“Sure, it might be easier in some senses to be with someone with the same social behaviours as you. But you learn so much more about patience and generosity this way.”
It would only take you a few minutes talking to me and my boyfriend to see it: I’m a full-blown introvert, and he’s the definition of an extrovert. While I sit in the car trying to hype myself up for the party, he’s already at the bar ordering everyone’s first round.
When I feel the slightest bit tired or low, I sink into bed with a book. When he’s down, he calls his friends around for dinner. We couldn’t be more opposite in this sense. And even though they say opposites attract, opposites face a lot of interpersonal challenges too. We’ve successfully made it work, even living in the same house, for over three years.
For more content like this, tap through to our Life section.
But it hasn’t always been easy. When we first started to realise our personality clash might be problematic, we tried to push it aside. I would continually go out with a depleted social battery, and he would stay in even if he was desperate to be somewhere. We did what you were ‘supposed’ to do – we compromised.
But compromise only works when you pair it with communication. By not discussing how we were feeling, we were starting to resent each other for seemingly ‘forcing’ the other out of their comfort zone. And we’re far from the only couple who’s found themselves in this position.
Cam*, 31, and Lily*, 29, have been coping with their wildly different personality styles for a decade and it’s taken that long to reach a delicate balance. “Lily is the exact opposite of me, which made it hard to begin with,” Cam tells me. “When you constantly feel like doing different things, it can be hard to feel like you’re getting any quality time together.”
This lack of quality time is a common affliction for extrovert and introvert relationships. It can be hard to feel connected with your partner if they’ve always got one eye on the door.
“I was worried that Cam would think I didn’t want to spend time with him, or that I preferred others’ company to his,” Lily explains. “In reality, I need both. But I have to respect that Cam doesn’t want to socialise the way I do, and I can’t force him to change.”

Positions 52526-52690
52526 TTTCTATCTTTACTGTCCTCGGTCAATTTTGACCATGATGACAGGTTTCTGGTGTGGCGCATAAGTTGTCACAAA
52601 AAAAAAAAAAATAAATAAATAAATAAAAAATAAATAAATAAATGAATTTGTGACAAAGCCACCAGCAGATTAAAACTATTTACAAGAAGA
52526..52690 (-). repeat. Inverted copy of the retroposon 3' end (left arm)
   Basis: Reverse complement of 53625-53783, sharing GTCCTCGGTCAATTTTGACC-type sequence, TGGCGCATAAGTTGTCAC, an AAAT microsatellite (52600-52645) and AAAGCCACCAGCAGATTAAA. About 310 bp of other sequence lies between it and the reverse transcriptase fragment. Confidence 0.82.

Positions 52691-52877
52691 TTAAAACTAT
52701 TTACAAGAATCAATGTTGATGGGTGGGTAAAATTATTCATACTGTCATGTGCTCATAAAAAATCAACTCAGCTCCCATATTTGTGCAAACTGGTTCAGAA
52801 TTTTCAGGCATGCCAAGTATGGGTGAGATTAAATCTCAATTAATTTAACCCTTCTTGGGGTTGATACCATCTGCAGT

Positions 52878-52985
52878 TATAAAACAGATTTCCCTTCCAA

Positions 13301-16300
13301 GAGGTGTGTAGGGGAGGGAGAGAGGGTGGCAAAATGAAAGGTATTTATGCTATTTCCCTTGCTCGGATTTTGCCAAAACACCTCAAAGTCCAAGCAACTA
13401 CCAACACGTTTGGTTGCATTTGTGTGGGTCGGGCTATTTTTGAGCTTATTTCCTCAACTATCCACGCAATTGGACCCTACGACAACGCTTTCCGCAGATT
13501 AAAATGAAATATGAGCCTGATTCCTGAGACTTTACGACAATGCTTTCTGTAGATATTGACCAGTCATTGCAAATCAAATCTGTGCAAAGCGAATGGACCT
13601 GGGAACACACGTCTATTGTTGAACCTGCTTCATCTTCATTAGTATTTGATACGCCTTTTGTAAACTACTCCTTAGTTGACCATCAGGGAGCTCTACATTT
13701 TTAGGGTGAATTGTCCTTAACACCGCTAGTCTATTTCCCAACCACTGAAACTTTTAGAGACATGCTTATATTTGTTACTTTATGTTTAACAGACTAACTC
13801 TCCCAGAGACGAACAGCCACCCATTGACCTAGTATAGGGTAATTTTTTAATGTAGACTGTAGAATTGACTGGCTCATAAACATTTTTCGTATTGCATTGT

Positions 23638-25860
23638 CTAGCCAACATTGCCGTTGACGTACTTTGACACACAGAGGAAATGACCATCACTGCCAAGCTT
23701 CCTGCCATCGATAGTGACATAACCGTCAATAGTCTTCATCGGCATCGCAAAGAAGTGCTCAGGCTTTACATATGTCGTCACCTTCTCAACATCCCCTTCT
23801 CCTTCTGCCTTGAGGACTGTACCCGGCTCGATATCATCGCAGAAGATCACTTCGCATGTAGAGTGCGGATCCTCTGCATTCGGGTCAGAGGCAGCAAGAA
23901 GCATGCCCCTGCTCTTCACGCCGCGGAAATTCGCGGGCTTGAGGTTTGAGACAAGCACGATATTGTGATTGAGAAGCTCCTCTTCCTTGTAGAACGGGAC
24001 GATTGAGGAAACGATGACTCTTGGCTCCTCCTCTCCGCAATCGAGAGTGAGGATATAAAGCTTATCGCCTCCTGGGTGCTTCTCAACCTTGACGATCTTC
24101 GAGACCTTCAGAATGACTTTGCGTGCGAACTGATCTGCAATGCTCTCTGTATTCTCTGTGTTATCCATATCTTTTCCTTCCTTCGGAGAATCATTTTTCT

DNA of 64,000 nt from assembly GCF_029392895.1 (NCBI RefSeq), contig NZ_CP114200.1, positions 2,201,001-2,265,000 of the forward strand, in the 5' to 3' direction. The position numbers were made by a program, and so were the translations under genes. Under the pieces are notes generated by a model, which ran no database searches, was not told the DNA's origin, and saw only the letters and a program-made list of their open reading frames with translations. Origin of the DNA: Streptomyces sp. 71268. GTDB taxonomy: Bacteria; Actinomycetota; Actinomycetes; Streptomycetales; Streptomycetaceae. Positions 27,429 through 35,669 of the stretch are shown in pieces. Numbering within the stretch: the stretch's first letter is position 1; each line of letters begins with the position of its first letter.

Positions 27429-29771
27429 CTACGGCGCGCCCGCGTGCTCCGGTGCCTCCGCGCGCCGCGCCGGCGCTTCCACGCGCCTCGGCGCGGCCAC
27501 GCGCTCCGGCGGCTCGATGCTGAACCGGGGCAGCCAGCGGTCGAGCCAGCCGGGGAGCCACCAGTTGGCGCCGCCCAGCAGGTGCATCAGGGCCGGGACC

As well as affecting their social habits, Cam’s introversion and Lily’s extroversion inform their conflict styles. While Cam prefers to introspect independently and tends to not want to address conflict straight away, Lily’s the antithesis of this.
Then there’s Elise*, 22, and Sam*, 25, who have found their differences difficult to explain to the other people in their lives. “I have a very big family, and we get together quite often,” Elise tells me. “Sam absolutely loves them, but her social battery runs out quickly. After a few hours at a long, loud lunch, she can get pretty exhausted.”
What might have been perceived by Elise and Elise’s family as Sam being unfriendly and shy was just a signal that Sam needed time to re-energise. Sam says she struggled to explain that it wasn’t anything personal. “It was hardest in the early days of dating,” she explains. “You just want to make a good first impression. I didn’t want them to think I didn’t like them!
“People overgeneralise and believe that introverts are inherently anti-social. Instead, my introvert-ism refers to how I need to recharge and relax in order to be social. I still want to connect with people, like Lily does, just in a different way.”